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Floods to become normal for South West in future as the Met Office admit they underestimated climate change

By Western Daily Press  |  Posted: June 02, 2014

Floods  to become normal for South West in future as the Met Office admit they underestimated climate change

Floods to become normal for South West in future as the Met Office admit they underestimated climate change

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Residents living in southern England should be prepared for more Boscastle style flash floodings by the end of the century warn the Met Office.

Over the next 85 years the warmer climate will lead to more torrential downpours, causing rivers to burst their banks and homes to flood.

The warning came after the Exeter-based forecasters changed their models from 20km square areas to 1.5km squared and found the impact of climate change had been underestimated.

The number of flash storms will rise to 117 by 2100, the Met Office said in a study published in the journal Nature: Climate Change.

Southern England sees around 24 flash storms each summer, when 28mm or more of rain falls per hour.

Residents should also be on their guard for more "localised exteme events", such as the Boscastle flood in August 2004 when torrential rain fell over an eight hour period and the river rose by two metres in an hour.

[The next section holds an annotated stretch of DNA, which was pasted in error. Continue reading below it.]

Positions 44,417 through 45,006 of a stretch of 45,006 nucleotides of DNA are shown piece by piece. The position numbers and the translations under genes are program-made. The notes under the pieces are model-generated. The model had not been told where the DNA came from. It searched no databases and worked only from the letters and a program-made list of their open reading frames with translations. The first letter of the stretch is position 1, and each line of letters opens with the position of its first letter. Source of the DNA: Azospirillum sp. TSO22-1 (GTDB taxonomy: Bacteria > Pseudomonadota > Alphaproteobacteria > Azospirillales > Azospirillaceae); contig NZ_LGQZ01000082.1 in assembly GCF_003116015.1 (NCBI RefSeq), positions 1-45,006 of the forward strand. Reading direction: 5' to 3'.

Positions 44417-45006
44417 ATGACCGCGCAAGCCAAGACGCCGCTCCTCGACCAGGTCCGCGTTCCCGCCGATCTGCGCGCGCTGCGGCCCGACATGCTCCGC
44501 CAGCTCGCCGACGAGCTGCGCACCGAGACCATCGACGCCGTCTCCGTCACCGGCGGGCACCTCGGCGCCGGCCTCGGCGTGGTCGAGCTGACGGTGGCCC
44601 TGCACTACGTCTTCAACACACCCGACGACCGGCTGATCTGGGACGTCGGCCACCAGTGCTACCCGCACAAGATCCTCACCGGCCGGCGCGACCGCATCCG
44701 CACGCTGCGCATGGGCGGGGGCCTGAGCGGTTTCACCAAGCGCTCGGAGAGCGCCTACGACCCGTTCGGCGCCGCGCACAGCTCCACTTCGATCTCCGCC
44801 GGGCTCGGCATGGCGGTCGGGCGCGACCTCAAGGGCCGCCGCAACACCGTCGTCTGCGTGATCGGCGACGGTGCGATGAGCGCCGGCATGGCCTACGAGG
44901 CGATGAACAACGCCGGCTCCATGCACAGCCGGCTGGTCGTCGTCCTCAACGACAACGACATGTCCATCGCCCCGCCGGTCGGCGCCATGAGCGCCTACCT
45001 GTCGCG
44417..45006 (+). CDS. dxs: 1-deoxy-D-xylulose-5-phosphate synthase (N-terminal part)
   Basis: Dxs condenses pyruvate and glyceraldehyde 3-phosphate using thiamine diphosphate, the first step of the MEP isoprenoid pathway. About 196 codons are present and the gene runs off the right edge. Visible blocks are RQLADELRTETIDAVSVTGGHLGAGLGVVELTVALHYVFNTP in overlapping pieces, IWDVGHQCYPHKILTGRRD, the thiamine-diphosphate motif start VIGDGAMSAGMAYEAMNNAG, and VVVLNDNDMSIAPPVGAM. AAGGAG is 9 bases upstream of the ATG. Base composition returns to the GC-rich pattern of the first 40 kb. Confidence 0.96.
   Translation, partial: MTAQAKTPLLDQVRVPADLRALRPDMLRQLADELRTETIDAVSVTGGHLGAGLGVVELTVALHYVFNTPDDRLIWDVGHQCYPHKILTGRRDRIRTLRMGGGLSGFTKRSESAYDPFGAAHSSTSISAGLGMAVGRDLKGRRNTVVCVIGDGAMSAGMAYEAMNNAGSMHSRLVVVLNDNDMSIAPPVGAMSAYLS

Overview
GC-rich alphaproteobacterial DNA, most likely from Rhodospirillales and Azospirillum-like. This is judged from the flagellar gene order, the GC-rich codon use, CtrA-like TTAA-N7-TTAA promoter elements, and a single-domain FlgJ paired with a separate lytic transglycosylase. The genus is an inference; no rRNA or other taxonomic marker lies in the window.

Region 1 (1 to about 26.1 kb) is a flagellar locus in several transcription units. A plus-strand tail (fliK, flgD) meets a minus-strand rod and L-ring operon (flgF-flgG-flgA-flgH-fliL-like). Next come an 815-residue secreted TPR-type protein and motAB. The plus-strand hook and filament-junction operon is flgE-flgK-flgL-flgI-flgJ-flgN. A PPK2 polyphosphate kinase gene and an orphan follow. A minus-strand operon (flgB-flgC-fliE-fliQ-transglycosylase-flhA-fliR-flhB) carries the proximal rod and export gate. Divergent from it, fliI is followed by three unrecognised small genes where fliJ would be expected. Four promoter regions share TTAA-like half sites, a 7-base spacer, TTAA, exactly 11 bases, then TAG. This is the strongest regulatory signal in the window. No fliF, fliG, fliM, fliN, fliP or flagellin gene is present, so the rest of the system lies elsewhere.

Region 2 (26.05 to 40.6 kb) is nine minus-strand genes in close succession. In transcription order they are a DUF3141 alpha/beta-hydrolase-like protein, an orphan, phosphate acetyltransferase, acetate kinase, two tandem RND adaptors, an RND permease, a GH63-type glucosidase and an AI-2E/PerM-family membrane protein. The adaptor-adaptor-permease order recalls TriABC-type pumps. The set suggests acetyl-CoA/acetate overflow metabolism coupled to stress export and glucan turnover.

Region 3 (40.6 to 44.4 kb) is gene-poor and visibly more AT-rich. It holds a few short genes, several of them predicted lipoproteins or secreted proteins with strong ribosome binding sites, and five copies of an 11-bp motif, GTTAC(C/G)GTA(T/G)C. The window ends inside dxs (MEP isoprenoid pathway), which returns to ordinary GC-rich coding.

Elizabeth Kendon, of the Met Office Hadley Centre in Exeter, said: “The 1.5 km model shows a future intensification of short-duration rain in summer, with significantly more events exceeding the high thresholds indicative of serious flash flooding.

“This implies that previous interpretations of future regional climate change scenarios should be revisited, as changes in rain events could have been underestimated.”

This new forecast is that more events would exceed the Met Office and Environment Agency Flood Forecasting Centre guidance threshold for serious flash flooding.

The upside is that heatwave summers will also be the norm in Britain by the 2040, with half recording average temperatures higher than in record breaking 2003.

Some parts of the country have already had the wettest May for up to 47 years and the people of the Somerset Levels know all about the increased risk of flooding.

In the short term we can expect a “dull, dank and miserable” start to the week, with heavier rain from Wednesday to Friday plus thunderstorms.

Although there’s no sign of the promised heatwave on the horizon, the weathermen say more settled” conditions are expected from mid-month.

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  • johndavies  |  June 04 2014, 1:07PM

    • The Met Office 'super-computer' can't predict 14 days with any accuracy... yet they claim to predict 80yrs hence to within ½ a degree C…Am I missing something ??? Remember 'Garbage in = Garbage out. ••• Well according to the Met Office we've had NO rise in temps for 15yrs, in fact a slight fall. - http://tinyurl.com/ocfh25t Met office data - global mean temperature change chart - http://tinyurl.com/p538a54 This chart @ - http://tinyurl.com/njwnor8 - shows central England temps from 1659-2013. 2013 was the same temperature as 1666 !!!....with a few fluctuations in-between; & we are still 2°C colder than when the Romans were here !! • For the met office data sets, see – http://tinyurl.com/8727btc See what happened in the past - http://tinyurl.com/7zo7vfm - & where we fit in.

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